New episode! When I asked @angribeen
if I should start a podcast, her unequivocal “YES!” propelled me into Feminist Hotdog land. So thankful to her for the support AND that she was able to stop by and talk about the good, bad and ugly of life in NYC among lots of other inspiring topics: #spiderwoman
fighting crime while pregnant, #lorenabobbitt
getting her due with the help of @jordanpeele
, the ongoing bad-assery of @staceyabrams
, a podcast about how to deal with sexism in the workplace…the list goes on! YOU NEED THIS EPISODE IN YOUR LIFE! Link in bio!
“Caring for your inner child
has a powerful and
Do it and the child heals.” —Martha Beck, author & coach. 💕⠀
📸: digital collage (featuring photograph of starlet Mary Pickford, who co-founded the Academy Awards) by Sarah Shipman (feel free to repost with credit xo)
Usually, I’m working to see things in greater nuance.
When I was a therapist, a lot of my work was observing ways my clients were applying black-and-white thinking to situations that were decidedly gray. When I am the client, a lot of my work falls into this category, too.
This is all to say, I totally buy into the idea that black-and-white thinking can be a mental trap worth avoiding.
But, like anything, I can go overboard. By being so determined to see things more than one way, I can sometimes become paralyzed with how many ways I can see things. It all becomes noise, and I can’t make out the signal any more.
Then I remembered another lesson from my background in psychology.
When I was conducting research on trauma, we employed a technique called data reduction.
Data reduction is taking complex data and simplifying them in order to help them make sense.
Yesterday, I decided to apply data reduction to my own life. I drew a table. I labeled the left column “stress-inducers” and the right one “stress-relievers.” Everything I could think of went on one side or the other.
This did some useful things:
1. This technique freed me from the trap of feeling silly or ashamed about what’s difficult for me. I don’t have to feel silly for calling “writing emails” stress-inducers because I can say with certainty that they are not stress-relievers. I could be more honest about how my experiences are, rather than how I think they should be.
2. The more I wrote, the more specific I got — and specificity can lead to solutions. “Opening Gmail app on my phone” was also a stress-inducer. This helped me see that, huh, maybe I shouldn’t do that hourly.
3. I could see my stress was out of balance. Even though I’d like to get to a point where I don’t need to understand myself to feel compassion toward myself, the truth is that it sure helps for now.
4. It put small things in context. When I was done, I saw a big list of stressors. I also saw that my big list was made up of small experiences. Opening my gmail app may seem like such a small stress-inducer on its own that it’s not worth bothering to change. But taken in context, it’s worth it.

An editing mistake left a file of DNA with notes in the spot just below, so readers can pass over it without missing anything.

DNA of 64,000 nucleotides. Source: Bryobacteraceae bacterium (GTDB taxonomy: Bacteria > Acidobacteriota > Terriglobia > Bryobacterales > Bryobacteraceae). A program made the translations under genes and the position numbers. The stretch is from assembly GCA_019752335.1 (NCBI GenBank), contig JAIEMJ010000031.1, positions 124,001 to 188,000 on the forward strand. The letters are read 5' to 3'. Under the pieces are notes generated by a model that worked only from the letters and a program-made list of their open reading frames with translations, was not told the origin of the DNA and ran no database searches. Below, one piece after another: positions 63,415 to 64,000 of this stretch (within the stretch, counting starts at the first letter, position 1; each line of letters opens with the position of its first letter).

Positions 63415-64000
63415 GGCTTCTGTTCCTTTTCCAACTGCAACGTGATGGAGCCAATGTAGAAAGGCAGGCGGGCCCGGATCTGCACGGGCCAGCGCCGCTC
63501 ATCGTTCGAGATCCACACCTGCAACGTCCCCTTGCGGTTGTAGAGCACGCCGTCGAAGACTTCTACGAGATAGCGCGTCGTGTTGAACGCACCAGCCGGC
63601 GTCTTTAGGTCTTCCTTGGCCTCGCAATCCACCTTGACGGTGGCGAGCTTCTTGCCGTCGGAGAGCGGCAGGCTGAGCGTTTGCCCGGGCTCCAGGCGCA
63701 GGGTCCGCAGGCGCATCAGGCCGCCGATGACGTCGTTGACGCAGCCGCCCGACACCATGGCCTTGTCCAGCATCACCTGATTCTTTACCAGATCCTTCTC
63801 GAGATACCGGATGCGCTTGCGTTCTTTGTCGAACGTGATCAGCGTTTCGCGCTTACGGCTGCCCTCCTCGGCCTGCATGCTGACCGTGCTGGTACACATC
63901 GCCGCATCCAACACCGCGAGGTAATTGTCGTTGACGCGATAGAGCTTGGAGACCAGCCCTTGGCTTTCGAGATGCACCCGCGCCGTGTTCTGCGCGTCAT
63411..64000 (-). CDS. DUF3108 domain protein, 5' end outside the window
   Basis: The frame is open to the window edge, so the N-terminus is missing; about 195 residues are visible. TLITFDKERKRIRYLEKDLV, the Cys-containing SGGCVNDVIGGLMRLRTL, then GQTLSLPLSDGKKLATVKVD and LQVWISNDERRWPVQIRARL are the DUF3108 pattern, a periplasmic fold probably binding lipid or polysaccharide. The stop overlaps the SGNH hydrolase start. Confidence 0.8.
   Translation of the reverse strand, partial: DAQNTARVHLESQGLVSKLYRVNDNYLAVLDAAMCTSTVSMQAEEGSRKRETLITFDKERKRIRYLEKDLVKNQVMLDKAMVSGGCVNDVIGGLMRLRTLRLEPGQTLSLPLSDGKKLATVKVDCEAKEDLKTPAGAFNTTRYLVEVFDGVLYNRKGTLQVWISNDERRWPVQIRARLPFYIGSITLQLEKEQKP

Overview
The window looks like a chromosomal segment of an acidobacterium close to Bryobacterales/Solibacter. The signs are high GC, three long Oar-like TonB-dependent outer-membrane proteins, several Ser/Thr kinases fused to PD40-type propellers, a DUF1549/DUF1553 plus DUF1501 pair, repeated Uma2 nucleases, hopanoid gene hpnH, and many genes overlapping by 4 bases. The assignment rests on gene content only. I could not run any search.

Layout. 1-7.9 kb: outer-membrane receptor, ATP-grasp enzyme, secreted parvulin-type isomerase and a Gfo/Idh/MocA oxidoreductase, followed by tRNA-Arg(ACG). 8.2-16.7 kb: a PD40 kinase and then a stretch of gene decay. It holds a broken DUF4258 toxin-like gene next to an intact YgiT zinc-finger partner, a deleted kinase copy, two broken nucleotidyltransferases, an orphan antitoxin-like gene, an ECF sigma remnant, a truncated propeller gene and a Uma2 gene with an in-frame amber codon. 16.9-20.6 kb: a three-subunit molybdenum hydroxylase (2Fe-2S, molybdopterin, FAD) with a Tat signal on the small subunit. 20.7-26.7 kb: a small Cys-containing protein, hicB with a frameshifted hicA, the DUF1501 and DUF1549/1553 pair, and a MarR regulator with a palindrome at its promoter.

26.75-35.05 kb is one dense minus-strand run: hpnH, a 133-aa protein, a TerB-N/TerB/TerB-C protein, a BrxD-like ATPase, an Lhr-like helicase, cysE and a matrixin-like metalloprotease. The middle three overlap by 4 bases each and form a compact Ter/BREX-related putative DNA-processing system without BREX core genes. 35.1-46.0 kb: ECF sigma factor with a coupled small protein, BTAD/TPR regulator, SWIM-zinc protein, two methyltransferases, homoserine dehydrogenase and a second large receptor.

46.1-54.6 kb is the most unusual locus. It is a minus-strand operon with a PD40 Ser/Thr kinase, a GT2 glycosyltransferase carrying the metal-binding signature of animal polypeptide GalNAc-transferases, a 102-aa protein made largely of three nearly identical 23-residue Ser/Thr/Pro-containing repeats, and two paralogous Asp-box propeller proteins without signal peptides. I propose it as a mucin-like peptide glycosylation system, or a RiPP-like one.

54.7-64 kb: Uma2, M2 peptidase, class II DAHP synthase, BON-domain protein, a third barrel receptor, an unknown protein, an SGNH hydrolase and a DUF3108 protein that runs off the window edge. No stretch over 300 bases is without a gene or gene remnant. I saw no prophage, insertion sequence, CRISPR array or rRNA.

Coming back with a lot of these extra af vibes WEDNESDAY, FEB 20 for @chocolate_groove_celebrations
!! There will be a beautiful opening & closing crystal ball sound bath, free cacao or kombucha, epic vendors, live painting, and some serious dancing!
DM me for reduced cover, and let's bask in the full moon energy tomorrow 🔮💚
Lucia ••• "I am proud to be an activist for the rights of not only all of the strong women who have inspired me to be a strong girl but also of those whose voices cannot yet be heard; it is only through our power together that we can overcome the obstacles on our trail to justice and raise a cacophony worldwide for the equality we deserve.”
Want to read more from Lucia and other feminists? Link in bio 💥💥
The 2018 Global Slavery Index report, published by @minderoofoundation
, states that $127.7 billion worth of garments at risk of including modern slavery in their supply chain are imported each year by G20 countries (which account for 80% of world trade).
These imports help to bankroll a global economy that trapped 40.3 million people in modern slavery in 2016 - 71% of whom were women (i.e. more than 28 million women).
If you do not know how, where + by whom your clothes were made, then you are very likely supporting modern slavery - 28 million women - with the purchase of your latest ‘this is what a feminist looks like’ t-shirt.
I’m likely to receive shit about this post and I’m 100% okay with that. If I can’t use my privilege to give voice to those who are being consistently marginalised, then cut my vocal chords right now.
Feminism is not about choice - it’s about equality and responsibility. If you intentionally choose to buy products that are made under conditions of modern slavery, you are not a feminist - you are a self-serving hypocrite.
If you choose to belittle other woman through words and actions, that is not your feminist privilege - this is your white privilege.
If you choose to agree with Playboy's feminist theories, or choose to cheat on your man because of your own inadequacies, this is not your feminist right - your “right to choose” - that is your duplicitous dishonesty and selfishness.
The Suffragettes did not fight so you can flatly label your ability to choose as the fundamentals of feminism. Your right to choose to do something which adversely affects other women (or anyone!) is sanctimonious conceit and a metaphorical blow job to the patriarchy.
“I ask no favour of our brethren. Only that they take their feet, off our necks.” - Sarah Grimké. And to the sisters that label their vain decisions as their right to choose - get your fucking feet off our ovaries.
If you choose to turn a blind eye to a system that incarcerates more than 28 million women worldwide, then you don’t get to call yourself a feminist.
If you choose to change your outlook and support ethical manufacturing conditions - then congratulations, YOU GET IT!!